I’m not a big zombie movie fan. In fact, to be honest, and I don’t really care for the genre. It might have to do with the fact that they are a subset, or, at least, a close cousin–of the horror genre, and there are very few horror films that I’ve enjoyed watching. I get roughly the same sensation watching a horror film as I do riding a roller coaster, which is to say, both feel like a voluntary colonoscopy. It’s like putting your stomach in a blender and clicking “mix.” Why would anyone choose to be that uncomfortable for no reason for an entire afternoon?
But for some reason, I’m on a streak of liking films that are satirical treatments of the zombie genre. There’s really four of these satires that immediately come to mind. One such film is Shaun of the Dead (2004), a delightful British comedy that is both heartwarming and outrageously funny. Another two of them are related, Zombieland (2009) and Zombieland: Double Tap (2019). In these two comedies, it isn’t just the zombie genre that’s parodied; it’s 20th and 21 Century cultural kitsch. Since the characters are living in the post-dystopian remnants of an America laid waste by zombies, every object they encounter is a mirror of 21st century American material culture. What the characters miss reveals something about them–and, by implication, about us, as their contemporaries. What they gravitate towards, find comforting, and veer away from illuminates something about our current culture.
Material Culture and the Head Fake in Zombieland
Those two films–in an odd sense–are like post-apocalyptic archeological excavations, a type of retro-VHI parody–with zombies. Perhaps the best example of this archeological motif is the quest Tallahassee (Woody Harrelson) dedicates himself to–finding the last remaining Twinkies. It’s like an Indiana Jones plot combined with a Lebowski trip to In-N-Out Burger, but (you know) with zombies. Tallahassee has experienced unimaginable loss because of the zombie apocalypse, but Columbus (Jesse Eisenberg) notes he has one weakness, a comfort food that will return him, if only briefly, to normalcy. The quest for Twinkies is Tallahassee’s version of the search for the Holy Grail. It’s his way of recovering a sense of the past.
I know where Tallahassee’s coming from–perhaps you do, too. On one of my trips to Europe in maybe 2004, I was with a couple of other college students, and we were all three hungry. Given the fact that we were in Germany–which is, you know, on the other side of the planet!–I suggested we take this opportunity to eat, I don’t know, German food.
The other two, demurred: “no, we desire, McDonald’s.” [dialogue may not be exact.]
“McDonald’s” says I, “McDonald’s? Are you freggin’ kidding me? We’re on the other side of the planet, and you want McDonald’s?”
“Yes, that’s what we want.”
I was out-voted, dear reader, so we had McDonalds. (It wasn’t a total loss; I was able to confirm that McDonald’s food really does taste identical everywhere, or at least in two continents. But that same impulse that motivated my two compatriots that afternoon persuaded me, on a different trip, to eat Subway in London–it was familiar, and I had had enough excitement for one day. And it’s this same longing that motivates Tallahassee to get those Twinkies.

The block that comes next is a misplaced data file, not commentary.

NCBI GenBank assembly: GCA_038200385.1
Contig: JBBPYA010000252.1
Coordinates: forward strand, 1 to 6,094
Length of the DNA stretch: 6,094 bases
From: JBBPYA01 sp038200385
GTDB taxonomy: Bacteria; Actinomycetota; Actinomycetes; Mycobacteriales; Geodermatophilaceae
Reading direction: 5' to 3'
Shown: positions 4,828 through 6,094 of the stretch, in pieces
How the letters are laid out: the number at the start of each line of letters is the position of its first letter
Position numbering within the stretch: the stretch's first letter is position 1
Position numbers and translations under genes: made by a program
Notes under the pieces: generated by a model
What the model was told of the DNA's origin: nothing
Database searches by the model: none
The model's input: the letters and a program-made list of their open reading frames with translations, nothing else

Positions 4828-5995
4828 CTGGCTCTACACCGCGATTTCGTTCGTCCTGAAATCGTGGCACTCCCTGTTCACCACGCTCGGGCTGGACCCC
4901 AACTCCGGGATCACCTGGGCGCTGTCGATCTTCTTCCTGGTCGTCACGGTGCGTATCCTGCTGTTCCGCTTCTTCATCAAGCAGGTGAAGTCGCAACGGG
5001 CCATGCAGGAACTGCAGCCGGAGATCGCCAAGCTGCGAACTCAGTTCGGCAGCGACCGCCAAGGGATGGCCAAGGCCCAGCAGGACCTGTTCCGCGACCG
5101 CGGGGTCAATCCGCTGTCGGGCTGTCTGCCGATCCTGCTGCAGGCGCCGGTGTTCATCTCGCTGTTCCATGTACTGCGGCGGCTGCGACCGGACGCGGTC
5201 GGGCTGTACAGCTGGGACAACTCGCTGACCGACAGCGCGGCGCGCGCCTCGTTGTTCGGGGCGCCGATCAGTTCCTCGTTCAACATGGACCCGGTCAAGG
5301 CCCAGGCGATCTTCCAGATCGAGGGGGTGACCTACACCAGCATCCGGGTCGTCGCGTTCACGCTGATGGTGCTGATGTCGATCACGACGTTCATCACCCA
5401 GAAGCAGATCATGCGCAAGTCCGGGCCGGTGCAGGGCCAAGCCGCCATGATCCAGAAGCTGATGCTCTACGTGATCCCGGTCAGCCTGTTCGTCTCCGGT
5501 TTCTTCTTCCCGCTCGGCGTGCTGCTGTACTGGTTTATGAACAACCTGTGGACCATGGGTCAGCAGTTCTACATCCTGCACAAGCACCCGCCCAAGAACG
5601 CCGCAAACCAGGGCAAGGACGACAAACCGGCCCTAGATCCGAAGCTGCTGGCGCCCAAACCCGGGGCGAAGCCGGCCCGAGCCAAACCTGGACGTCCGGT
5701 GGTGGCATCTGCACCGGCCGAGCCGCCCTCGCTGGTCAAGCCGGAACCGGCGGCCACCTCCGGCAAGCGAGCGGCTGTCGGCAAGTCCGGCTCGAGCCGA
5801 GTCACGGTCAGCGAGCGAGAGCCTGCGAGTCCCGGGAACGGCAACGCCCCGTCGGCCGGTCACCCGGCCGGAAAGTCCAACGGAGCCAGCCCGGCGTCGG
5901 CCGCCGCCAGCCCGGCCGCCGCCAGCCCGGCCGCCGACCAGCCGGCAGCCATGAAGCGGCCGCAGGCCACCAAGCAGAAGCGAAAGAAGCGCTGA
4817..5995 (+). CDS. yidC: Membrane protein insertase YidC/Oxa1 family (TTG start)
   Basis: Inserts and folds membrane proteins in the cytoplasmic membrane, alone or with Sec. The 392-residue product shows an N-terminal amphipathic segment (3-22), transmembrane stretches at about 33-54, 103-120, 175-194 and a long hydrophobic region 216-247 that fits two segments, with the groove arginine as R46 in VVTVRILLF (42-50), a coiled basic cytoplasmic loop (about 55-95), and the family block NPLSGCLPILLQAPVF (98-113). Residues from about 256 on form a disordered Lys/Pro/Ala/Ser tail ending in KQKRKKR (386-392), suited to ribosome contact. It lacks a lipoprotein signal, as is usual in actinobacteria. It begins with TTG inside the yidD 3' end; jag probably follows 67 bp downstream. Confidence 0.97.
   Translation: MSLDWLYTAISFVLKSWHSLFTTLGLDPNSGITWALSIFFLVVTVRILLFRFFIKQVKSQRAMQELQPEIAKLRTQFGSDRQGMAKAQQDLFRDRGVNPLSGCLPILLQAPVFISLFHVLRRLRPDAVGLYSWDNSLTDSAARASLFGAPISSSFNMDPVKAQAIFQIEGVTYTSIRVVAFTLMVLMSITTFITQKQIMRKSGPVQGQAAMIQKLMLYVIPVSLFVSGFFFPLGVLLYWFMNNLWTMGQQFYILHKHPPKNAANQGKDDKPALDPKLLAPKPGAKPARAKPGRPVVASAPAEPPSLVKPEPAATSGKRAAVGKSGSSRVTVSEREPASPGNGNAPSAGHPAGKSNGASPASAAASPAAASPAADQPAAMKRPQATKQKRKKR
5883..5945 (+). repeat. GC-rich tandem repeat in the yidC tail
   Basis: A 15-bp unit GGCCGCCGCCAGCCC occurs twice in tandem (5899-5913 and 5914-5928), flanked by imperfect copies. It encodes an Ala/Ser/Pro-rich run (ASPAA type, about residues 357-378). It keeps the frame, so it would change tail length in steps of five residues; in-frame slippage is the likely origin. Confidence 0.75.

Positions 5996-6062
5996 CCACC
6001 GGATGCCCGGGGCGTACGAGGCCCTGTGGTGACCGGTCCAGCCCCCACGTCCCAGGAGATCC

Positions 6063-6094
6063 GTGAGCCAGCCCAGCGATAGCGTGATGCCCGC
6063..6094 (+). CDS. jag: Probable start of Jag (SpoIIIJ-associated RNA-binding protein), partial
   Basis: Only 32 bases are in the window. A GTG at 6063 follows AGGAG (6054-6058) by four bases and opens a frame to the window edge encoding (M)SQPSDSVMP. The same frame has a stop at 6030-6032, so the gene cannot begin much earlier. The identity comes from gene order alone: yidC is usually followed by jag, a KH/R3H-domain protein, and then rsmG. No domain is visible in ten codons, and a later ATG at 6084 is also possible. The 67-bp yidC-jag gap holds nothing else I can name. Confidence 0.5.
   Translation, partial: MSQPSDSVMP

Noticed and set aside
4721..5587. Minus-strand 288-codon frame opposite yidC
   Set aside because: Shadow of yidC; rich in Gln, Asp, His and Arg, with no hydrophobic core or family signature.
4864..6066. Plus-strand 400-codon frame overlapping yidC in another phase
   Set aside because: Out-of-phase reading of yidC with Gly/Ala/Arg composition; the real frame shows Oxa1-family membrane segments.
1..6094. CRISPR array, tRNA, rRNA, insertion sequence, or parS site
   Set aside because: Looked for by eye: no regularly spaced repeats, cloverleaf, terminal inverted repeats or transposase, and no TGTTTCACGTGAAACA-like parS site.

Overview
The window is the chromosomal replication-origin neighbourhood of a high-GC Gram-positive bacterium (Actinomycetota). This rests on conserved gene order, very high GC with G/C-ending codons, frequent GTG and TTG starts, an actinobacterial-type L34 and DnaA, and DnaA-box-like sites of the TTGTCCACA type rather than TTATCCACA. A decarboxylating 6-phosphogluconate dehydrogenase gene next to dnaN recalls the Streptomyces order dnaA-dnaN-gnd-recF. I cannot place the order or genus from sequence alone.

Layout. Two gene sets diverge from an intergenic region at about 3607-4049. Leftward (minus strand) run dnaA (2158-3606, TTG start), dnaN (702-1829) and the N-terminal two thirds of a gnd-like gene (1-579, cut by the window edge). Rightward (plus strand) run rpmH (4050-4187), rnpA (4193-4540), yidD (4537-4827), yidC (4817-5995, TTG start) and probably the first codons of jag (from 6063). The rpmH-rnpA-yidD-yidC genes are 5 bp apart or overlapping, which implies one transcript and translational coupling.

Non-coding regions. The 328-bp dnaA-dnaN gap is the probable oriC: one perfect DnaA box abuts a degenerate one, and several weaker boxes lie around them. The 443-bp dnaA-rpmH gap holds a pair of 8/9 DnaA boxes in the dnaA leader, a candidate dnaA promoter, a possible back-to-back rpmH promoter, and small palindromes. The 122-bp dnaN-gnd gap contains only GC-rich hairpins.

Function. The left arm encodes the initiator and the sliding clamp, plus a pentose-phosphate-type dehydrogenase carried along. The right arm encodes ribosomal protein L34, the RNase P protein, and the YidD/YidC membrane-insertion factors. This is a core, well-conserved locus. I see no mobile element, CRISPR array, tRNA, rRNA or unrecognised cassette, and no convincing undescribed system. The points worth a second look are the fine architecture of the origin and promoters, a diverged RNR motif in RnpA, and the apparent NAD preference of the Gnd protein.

My larger point though is that a film that is ostensibly about one thing, can in many ways be entirely about something else. You might call this a “head fake” film. Zombieland looks like a romantic-comedy zombie parody, and it is that. But it’s also a film about material culture and the power of every day items to bring transcendent comfort and joy. It’s a head fake film (a term I’m adopting from Randy Pausch’s “The Last Lecture“). Essentially, I’m identifying a head fake film, as a film that functions–thematically, narratively, or symbolically–differently than it at first appears. Of course, many films are head fake films, but some more so than others.
Get Out, Horror and Comedy
And that brings me to Get Out, the 2017 horror/thriller film, directed by an exciting new auteur director, Jordan Peele. Peele’s film tells the story of Chris Washington (Daniel Kaluuya), a young man engaged to the beautiful Rose Armitage (Allison Williamson). There’s a mixed-race relationship, and Rose’s family is not quite rich, but a bit more than simply upper middle class. They have servants around the house, all of them black. And there’s something off about them, but Chris can’t figure out what. He enlists the help of his friend, Rod Williams (Lil Rey Howery). Rod is an employee at the TSA, and this film plays that for laughs both ways (He’s a little bit Newman on Seinfeld and a little bit what Edward Snowden was warning us about).
At any rate, Rod is one of the few people Chris can trust, as he grows increasingly disconcerted with his surroundings. The other person he can trust is his fiancée, Rose–or so he thinks. For as the film continues, Chris discovers that his intuition was right. And his discovery is, well, freaky to say the least. The Armitage family has been harvesting the bodies of African Americans and replacing their brains with those of elderly white people, who are looking for a new lease on life and a touch of cultural prestige that they associate with Black culture. Rose’s father, Dean Armitage (Bradly Whitford), is a neurosurgeon, and with the help of his son, Jeremy Armitage (Caleb Landry Jones), he removes most of the brains of unsuspecting black men and women and replaces them with the brains of older white people. The victims still exist, just barely, in a sort of passive role, but the white person takes over their body and controls it with their own brain. I mean, I can’t help but think of Krane, the timeless enemy of Renaissance turtles.